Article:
3. Though many consider OLC as static and deterministic yet some consider strategic choices at
each stage can affect (shorten or prolong) the development, rate and direction of OLC stage.
4. Introduction of new technology or application of new managerial concepts in an organisation.
For e.g. MBO can be examined in terms of its introduction, growth and effectiveness in
Miller & Freisen (1984) came up with a similar model
1. Birth
2. Growth
3. Maturity
Change Management ­MGMT625
4. Revival
Baird & Meshoulam (1988) described stages four stages in OLC of an international organization. It is
important to note that OLC for domestic firm is distinct from OLC for international firm
1. Organisation initiation
2. Functional growth
3. Controlled growth
4. Strategic Integration
Stage 1: Organisation Initiation
A typical start up organization survives on the basis of strong entrepreneurship skills and values.
Management and leadership are informal in nature, and managed on the basis of convenience.
Organization at this stage offers limited range of highly specialized products to restricted markets.
Management culture remains ethnocentric, and the objective is short term survival with in domestic
Stage 2: Functional growth
Once organization maintains its existence it starts to look for diversification. Therefore firm looks for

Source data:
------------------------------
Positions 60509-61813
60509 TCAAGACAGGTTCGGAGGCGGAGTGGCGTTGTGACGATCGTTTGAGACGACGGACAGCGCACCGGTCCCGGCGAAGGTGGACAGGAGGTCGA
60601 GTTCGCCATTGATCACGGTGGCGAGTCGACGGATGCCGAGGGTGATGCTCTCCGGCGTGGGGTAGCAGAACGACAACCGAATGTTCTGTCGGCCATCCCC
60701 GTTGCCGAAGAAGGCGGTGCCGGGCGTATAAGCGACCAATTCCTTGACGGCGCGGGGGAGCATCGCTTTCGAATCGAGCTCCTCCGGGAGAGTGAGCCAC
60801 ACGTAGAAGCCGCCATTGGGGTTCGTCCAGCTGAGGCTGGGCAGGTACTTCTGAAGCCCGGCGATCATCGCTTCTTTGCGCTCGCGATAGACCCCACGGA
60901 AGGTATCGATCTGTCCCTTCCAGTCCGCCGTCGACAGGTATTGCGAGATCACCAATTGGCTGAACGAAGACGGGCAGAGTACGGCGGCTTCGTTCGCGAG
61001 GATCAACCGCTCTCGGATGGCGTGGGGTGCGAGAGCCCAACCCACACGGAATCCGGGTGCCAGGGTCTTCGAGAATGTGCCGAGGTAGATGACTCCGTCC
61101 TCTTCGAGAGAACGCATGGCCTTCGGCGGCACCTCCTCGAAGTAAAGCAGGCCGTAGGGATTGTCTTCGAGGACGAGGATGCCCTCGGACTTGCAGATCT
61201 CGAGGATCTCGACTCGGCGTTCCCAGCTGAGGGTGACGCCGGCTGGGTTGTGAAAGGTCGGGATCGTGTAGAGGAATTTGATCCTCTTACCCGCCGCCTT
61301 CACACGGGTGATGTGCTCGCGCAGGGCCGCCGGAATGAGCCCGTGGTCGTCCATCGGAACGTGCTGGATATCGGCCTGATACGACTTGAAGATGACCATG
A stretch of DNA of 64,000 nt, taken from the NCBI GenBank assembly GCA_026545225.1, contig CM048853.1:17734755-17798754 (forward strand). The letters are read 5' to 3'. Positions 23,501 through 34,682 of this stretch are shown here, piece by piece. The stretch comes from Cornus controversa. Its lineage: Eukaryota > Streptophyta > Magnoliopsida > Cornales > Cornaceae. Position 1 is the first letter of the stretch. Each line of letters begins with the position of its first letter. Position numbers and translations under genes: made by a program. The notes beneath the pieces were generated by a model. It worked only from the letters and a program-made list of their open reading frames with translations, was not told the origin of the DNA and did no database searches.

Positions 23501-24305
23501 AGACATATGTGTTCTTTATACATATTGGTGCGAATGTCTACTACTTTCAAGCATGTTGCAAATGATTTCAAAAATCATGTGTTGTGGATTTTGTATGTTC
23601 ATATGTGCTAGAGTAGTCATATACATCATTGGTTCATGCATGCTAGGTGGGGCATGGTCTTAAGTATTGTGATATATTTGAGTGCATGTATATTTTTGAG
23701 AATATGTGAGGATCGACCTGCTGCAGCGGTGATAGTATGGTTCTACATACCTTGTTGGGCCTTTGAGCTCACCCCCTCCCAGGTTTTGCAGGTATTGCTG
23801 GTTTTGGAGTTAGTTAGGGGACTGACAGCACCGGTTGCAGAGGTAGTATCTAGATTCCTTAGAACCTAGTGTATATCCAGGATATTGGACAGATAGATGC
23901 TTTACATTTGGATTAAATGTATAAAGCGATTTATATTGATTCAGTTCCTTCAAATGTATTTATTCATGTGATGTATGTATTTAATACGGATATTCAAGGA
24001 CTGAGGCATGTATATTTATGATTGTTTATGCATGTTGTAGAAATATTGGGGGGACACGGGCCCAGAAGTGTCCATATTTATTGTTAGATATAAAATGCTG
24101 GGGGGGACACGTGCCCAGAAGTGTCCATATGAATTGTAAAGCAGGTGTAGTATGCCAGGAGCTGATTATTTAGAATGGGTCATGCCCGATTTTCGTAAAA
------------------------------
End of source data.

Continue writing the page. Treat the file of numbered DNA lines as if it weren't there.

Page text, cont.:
new export markets. Informal ways of management is replaced by formalisation by focussing on
functional and technical specialization and production efficiency. Managerial confidence of a firm
begins to increase owing to dynamic growth.
Stage 3: Controlled Growth
The firms' overseas market moves into maturity phase, with its focus on efficient structure and
management practices. The firm now wants to control its overseas market through tight operations so as
to achieve economies in production and other functional areas.
Stage 4: Strategic Integration
The firm now seeks greater with local market through localisation and adaptation of resources.
Moreover synergy is sought to optimise in operations through network and interdependencies of
resources and responsibilities across subsidiaries. Ethnocentrisms is replaced by polycentricism and
geo-centricism resulting in increasing influence of foreigners and evolution of universal management
Organisation death or extinction is another important concept which needs attention. The death of an
organization occur when it value stability too much and avoid uncertainty and risk taking. This means
organization is unable to innovate, and incapacity to appraise their own performance. It believes in
stable programming and reluctant to deviate. All this happens when executives have narrow and
parochial view of external reality, and resistance for change is very high. Therefore either it is
organization's inability for adaptation or the hostility of environment leads the organization for
extinction. For example take the case of sick units in textile sector, the industry booms under
government supports and collapses with the withdrawal of concessions and subsidies.